I find it strangely sublime that the feet of the Indian woman, is in many ways largely associated with symbolism ranging from strength to humility to prosperity. As children the most fun aspect of Lakhmi Puja at home was the Alpona that we were made a part of. The rice was soaked in water the night before and grounded the next day, to make a fine paste that would help us in decorating the house with little feet of Lakshmi as she entered homes both big and small. Ma had taught us how to draw the perfect feet of Lakshmi, a beautifully rounded ‘S’, adorned by five little strokes at the top, meant to indicate the five fingers on the goddesses feet. I remember a particular year when I had drawn both the left and right feet of Lakshmi together, and Ma had laughed at me saying Lakshmi would have to jump her way into our home, as in the game of hop scotch, if she followed the pattern I had made. This brought home the realization that the extent to which the feet of a woman dominated our minds and associated it with things both big and small may well be an undeniable part of our culture. When Joydeb writes in his Geet Govind ‘Dehi padme ballava mudaram’( Radha’s foot on the head of Krishna) he would perhaps have in mind the strength of Radha’s love and the power that it evokes. A symbolic association of the female form, in the writer’s mind perhaps as well as an acknowledgement of Krishna’s total surrender to such a force, not only divine but all encompassing in its most beautiful totality.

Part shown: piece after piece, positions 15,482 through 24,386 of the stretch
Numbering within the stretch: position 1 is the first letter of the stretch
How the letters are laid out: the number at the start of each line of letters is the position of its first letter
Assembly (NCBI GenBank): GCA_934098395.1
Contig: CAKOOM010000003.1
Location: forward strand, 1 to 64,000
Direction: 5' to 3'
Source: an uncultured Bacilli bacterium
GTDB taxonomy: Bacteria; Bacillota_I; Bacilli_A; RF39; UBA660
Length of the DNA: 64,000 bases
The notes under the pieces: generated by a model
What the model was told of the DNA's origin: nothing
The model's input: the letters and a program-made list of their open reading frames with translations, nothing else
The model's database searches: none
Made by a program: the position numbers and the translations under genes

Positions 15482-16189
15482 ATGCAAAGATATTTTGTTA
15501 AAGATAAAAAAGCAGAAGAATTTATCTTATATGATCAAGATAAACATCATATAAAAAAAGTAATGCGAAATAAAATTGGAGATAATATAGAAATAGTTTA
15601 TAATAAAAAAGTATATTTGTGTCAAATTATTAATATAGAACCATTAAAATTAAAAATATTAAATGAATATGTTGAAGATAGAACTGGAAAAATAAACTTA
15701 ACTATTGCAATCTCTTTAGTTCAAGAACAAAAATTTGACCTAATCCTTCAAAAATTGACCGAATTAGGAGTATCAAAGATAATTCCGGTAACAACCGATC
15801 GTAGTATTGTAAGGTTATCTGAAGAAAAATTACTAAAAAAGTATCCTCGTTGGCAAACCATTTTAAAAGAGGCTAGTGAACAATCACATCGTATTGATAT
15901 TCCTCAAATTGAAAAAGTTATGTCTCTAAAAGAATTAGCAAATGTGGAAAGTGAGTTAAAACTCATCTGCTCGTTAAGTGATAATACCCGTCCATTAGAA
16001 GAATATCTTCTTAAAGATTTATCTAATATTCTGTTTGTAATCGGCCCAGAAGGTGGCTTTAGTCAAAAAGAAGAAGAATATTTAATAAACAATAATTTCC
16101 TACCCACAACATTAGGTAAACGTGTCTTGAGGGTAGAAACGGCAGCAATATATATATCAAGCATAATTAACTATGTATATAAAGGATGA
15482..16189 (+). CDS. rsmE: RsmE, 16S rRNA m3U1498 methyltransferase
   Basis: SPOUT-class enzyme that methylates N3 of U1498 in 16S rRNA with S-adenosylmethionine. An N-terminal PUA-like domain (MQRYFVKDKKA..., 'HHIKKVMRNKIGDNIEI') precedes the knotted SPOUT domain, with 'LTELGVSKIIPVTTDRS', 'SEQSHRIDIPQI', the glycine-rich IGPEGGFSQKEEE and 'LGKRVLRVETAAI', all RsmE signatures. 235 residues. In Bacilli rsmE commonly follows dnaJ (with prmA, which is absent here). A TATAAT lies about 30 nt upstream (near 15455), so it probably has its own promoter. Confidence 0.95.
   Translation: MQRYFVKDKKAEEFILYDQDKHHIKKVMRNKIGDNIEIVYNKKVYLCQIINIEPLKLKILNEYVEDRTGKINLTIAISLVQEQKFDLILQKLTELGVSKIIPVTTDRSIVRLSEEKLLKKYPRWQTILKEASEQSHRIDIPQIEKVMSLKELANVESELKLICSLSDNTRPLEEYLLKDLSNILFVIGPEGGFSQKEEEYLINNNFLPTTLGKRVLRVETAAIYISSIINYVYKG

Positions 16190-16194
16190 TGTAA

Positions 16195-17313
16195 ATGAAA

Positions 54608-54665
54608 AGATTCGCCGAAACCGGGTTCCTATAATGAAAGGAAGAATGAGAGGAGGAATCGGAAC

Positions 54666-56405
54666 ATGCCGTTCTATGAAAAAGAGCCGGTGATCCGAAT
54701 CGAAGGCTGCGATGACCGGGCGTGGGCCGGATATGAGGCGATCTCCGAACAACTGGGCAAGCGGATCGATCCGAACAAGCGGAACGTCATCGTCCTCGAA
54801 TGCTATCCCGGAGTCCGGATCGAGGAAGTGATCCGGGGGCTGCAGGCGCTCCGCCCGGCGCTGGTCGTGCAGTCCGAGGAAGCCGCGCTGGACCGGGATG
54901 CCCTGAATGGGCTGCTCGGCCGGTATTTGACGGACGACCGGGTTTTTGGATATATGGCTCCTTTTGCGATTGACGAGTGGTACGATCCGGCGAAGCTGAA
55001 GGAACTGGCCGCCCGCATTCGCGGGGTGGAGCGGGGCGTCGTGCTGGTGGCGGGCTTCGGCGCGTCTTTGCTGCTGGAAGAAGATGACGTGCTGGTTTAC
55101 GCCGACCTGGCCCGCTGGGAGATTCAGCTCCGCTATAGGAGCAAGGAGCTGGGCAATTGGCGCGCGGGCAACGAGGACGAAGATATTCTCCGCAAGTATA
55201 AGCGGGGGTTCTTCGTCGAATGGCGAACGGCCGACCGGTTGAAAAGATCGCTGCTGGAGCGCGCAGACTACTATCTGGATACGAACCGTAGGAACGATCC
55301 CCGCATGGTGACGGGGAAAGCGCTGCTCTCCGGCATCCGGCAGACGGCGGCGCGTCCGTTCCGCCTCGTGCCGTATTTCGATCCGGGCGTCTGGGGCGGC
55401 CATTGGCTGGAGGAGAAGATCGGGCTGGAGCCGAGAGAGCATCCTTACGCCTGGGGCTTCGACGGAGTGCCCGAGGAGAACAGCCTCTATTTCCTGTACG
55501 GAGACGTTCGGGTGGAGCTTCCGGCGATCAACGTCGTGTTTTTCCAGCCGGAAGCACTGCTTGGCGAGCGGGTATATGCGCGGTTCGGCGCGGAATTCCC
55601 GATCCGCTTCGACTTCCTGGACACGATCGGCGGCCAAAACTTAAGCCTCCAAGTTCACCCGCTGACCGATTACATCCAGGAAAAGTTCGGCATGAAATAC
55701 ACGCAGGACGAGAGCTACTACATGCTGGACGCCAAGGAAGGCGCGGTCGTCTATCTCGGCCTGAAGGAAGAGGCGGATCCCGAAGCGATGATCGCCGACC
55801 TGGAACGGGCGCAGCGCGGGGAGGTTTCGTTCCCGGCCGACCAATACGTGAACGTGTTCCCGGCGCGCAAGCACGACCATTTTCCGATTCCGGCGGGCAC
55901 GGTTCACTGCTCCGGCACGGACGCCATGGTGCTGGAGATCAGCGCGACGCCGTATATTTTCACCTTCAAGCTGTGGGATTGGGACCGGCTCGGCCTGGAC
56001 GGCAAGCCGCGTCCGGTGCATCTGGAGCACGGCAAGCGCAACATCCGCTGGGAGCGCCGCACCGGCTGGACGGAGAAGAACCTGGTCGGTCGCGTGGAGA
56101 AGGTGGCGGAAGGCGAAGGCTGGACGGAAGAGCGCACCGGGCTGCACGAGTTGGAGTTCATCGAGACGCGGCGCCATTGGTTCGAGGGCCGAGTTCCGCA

Kolkatta artist, Dithi who is inspired by the Kalighat paintings, its ambiance and the force of Kali and Durga makes lithographs that show the feet of a woman adorned in Alta. For Dithi these feet are as much a source of power as of delicacy and the ability of a woman to realize that her strength lies in using both with control. Kalkatta wali Kali as we know her, is dark in the face, red tongue thrown back, abandon in every pore of her long hair, force in her body language and yet she is contrite at the misuse of that very force, as she steps on the Mahadev and realizes her folly of going on a rampage of destruction. It is this subtle sense of the dual and the power it gives to each woman in making the decision of how she chooses to use her feet once she has stepped forward with it that makes the journey of the feet and its subtle symbolism so powerful.